Sunday was a big day in space, and astronaut Chris Hadfield captured the excitement in photos, and shared them via Twitter. “What a day!” Hadfield tweeted. “Reached & grabbed a Dragon, berthed her to Station & opened the hatch to find fresh fruit, notes from friends, and peanut butter.”

SpaceX’s Dragon spacecraft overcame a problem with its thrusters after reaching orbit on Friday, and on Sunday Dragon successfully approached the Station, where it was captured by Expedition 34 Commander Kevin Ford and crewmate Tom Marshburn using the station’s Canadarm2 robotic arm. Dragon was grappled at 5:31 a.m. EST, and was berthed to the Earth-facing port of the Harmony module at approximately 8:56 a.m. EST on March 3.

See more photos below. The image captions are Hadfield’s Tweets.

‘Dragon comes into view – first sight this morning, sneaking up on us from behind the Progress solar array,’ tweeted Chris Hadfied. Credit: NASA/Chris Hadfield.
‘The Dragon spaceship high over Mount Etna – both spitting fire.’ Credit: NASA/Chris Hadfield.
The Dragon approaches the ISS over sub-Saharan Africa. Credit: NASA/Chris Hadfield.
Hadfield’s self-portrait in the Cupola with rising Dragon below, Africa behind. Credit: NASA/Chris Hadfield.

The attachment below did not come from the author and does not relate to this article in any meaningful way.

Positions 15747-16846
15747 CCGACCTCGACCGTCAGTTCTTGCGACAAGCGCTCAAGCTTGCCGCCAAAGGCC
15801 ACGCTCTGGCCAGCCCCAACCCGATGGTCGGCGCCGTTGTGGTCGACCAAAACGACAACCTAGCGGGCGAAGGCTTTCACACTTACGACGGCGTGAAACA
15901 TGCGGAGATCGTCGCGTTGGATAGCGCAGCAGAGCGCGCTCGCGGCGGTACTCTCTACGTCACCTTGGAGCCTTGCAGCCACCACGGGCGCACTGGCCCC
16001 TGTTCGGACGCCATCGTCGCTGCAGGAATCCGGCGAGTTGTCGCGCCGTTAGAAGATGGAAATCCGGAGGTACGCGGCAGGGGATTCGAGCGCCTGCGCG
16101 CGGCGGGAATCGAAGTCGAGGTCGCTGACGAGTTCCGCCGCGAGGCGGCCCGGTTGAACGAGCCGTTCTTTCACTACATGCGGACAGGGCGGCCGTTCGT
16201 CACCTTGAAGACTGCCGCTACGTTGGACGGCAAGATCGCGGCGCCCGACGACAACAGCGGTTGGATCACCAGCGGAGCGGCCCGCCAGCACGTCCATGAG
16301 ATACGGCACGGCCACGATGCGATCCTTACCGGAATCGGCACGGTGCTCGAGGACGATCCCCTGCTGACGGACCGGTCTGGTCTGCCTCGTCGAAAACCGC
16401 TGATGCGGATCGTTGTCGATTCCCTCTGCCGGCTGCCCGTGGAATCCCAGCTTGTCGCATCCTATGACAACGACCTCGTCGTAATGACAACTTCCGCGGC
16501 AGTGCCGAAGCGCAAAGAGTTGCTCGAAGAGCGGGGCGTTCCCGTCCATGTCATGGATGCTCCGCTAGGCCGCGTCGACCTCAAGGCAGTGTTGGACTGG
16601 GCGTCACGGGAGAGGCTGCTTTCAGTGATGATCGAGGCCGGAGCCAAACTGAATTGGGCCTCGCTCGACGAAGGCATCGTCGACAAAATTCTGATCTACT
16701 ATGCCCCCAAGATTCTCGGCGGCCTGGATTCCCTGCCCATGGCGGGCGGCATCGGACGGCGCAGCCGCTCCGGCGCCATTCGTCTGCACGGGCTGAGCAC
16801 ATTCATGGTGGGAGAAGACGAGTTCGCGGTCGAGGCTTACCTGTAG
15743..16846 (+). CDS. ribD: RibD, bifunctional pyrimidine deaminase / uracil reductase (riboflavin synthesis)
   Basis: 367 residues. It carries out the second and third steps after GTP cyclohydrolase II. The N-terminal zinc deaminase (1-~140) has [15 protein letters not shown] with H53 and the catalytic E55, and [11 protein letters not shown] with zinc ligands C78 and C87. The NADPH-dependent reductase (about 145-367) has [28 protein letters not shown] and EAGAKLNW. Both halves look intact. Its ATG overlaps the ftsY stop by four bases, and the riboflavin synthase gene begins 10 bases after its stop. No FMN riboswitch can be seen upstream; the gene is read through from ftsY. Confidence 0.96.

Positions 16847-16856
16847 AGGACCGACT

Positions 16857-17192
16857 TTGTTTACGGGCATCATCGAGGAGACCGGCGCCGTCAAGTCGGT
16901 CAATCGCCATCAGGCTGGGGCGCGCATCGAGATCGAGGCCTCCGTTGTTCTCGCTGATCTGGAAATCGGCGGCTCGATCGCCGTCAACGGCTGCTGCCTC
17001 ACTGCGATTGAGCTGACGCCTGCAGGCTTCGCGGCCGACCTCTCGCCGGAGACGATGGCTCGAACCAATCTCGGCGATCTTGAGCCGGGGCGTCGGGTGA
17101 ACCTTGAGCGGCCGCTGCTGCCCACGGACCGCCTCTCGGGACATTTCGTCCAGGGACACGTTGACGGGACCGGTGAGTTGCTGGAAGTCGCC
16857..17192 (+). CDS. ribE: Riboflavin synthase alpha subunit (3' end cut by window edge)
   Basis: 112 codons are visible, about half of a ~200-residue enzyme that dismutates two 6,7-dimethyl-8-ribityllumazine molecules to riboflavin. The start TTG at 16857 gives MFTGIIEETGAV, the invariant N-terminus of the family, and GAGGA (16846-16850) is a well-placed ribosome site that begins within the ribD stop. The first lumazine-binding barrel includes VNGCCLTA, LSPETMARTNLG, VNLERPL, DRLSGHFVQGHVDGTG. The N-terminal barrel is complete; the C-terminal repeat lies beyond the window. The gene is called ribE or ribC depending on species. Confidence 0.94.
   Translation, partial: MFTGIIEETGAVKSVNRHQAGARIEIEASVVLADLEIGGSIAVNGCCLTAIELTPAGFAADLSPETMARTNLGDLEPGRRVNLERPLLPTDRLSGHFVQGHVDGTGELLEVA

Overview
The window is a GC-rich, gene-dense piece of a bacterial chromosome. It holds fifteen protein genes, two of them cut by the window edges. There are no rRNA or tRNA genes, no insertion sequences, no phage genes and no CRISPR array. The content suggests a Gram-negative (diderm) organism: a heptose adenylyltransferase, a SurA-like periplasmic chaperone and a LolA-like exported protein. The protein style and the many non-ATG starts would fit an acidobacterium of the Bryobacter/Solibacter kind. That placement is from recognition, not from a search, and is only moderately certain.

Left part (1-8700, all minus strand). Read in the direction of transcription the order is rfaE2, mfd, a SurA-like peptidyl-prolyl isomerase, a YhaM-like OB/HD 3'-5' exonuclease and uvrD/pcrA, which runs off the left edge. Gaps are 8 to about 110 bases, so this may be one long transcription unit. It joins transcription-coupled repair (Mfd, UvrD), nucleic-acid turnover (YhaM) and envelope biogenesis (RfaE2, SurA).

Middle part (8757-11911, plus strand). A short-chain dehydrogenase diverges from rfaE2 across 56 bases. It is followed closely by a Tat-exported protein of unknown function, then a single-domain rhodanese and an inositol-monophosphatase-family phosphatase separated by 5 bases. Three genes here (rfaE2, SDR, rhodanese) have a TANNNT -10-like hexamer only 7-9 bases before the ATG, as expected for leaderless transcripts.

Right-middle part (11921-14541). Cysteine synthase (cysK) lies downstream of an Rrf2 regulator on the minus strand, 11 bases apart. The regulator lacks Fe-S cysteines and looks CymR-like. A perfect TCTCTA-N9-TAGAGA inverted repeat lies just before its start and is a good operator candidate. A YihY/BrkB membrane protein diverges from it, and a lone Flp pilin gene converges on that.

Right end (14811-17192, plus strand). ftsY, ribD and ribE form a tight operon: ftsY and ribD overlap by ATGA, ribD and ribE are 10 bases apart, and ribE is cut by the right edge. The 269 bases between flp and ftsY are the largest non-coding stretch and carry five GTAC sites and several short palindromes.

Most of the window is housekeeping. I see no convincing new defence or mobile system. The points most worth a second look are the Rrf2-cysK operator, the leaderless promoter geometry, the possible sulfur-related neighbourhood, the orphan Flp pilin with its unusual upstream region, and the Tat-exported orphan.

‘Like a Praying Mantis, Canadarm2 poised to reach out and grab Dragon.’ Credit: NASA/Chris Hadfield.
‘Success! Canadarm2 holds Dragon by the nose, to drag it up and hook it on to a Station hatch.’ Credit: NASA/Chris Hadfield.
‘Happy crewmember – Dragon securely snared by Canadarm2, ready to be lifted around, hooked into place, and opened up.’ Credit: NASA/Chris Hadfield.

In this video, Hadfield provides a tour of the Robotic Workstation where the crew commanded Canadarm2 to capture and dock the Dragon:

Nancy Atkinson

Nancy has been with Universe Today since 2004, and has published over 6,000 articles on space exploration, astronomy, science and technology. She is the author of two books: "Eight Years to the Moon: the History of the Apollo Missions," (2019) which shares the stories of 60 engineers and scientists who worked behind the scenes to make landing on the Moon possible; and "Incredible Stories from Space: A Behind-the-Scenes Look at the Missions Changing Our View of the Cosmos" (2016) tells the stories of those who work on NASA's robotic missions to explore the Solar System and beyond. Follow Nancy on Twitter at https://twitter.com/Nancy_A and and Instagram at and https://www.instagram.com/nancyatkinson_ut/

Recent Posts

If We Want To Find Life-Supporting Worlds, We Should Focus on Small Planets With Large Moons

There's no perfect way of doing anything, including searching for exoplanets. Every planet-hunting method has…

2 hours ago

The Earliest Merging Quasars Ever Seen

Studying the history of science shows how often serendipity plays a role in some of…

4 hours ago

Hubble's Back, but Only Using One Gyro

The Hubble Space Telescope has experienced ongoing problems with one of its three remaining gyroscopes,…

19 hours ago

Earth’s Atmosphere is Our Best Defence Against Nearby Supernovae

Earth's protective atmosphere has sheltered life for billions of years, creating a haven where evolution…

23 hours ago

There’s Chang’e-6 on the Far Side of the Moon

The newest phase of China's lunar exploration project is soon coming to an end. On…

1 day ago

A New Way to Survive the Harsh Lunar Night

The Moon is a tough place to survive, and not just for humans. The wild…

1 day ago